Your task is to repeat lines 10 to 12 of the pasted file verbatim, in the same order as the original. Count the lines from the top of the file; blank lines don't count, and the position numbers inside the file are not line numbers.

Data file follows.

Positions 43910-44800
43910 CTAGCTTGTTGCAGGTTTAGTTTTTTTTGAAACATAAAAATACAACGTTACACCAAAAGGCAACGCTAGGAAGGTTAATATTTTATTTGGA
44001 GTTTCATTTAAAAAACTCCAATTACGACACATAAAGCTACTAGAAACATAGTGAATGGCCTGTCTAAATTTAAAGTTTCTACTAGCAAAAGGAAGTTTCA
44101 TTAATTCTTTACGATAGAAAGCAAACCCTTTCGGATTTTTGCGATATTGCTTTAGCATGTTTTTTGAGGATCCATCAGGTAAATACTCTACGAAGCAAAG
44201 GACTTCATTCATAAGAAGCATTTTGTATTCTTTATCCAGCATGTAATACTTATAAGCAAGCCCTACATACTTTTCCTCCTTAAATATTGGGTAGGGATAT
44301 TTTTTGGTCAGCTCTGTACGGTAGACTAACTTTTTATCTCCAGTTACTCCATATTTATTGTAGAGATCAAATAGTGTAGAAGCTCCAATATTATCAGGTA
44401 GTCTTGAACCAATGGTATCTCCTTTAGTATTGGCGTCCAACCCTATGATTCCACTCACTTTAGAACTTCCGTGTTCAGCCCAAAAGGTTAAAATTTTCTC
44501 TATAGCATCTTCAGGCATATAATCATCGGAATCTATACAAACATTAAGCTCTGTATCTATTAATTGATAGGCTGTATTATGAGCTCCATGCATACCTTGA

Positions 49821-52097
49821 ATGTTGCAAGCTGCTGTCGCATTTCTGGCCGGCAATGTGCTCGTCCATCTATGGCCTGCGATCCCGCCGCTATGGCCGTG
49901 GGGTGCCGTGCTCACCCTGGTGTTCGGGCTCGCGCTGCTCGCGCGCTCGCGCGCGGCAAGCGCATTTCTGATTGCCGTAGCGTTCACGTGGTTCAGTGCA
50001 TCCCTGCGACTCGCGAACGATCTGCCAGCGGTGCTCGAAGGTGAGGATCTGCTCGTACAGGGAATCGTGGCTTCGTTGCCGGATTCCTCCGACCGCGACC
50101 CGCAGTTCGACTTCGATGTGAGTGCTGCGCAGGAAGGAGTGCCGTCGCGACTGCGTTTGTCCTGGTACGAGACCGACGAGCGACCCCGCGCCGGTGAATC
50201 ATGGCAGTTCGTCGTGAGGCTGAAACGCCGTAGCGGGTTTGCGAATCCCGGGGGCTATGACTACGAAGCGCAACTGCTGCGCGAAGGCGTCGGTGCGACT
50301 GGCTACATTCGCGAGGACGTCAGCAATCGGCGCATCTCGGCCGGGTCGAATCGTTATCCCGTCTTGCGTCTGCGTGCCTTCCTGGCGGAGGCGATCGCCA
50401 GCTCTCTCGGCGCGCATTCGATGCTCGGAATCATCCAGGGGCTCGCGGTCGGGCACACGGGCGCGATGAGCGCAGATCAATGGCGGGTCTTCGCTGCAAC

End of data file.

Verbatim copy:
49821 ATGTTGCAAGCTGCTGTCGCATTTCTGGCCGGCAATGTGCTCGTCCATCTATGGCCTGCGATCCCGCCGCTATGGCCGTG
49901 GGGTGCCGTGCTCACCCTGGTGTTCGGGCTCGCGCTGCTCGCGCGCTCGCGCGCGGCAAGCGCATTTCTGATTGCCGTAGCGTTCACGTGGTTCAGTGCA
50001 TCCCTGCGACTCGCGAACGATCTGCCAGCGGTGCTCGAAGGTGAGGATCTGCTCGTACAGGGAATCGTGGCTTCGTTGCCGGATTCCTCCGACCGCGACC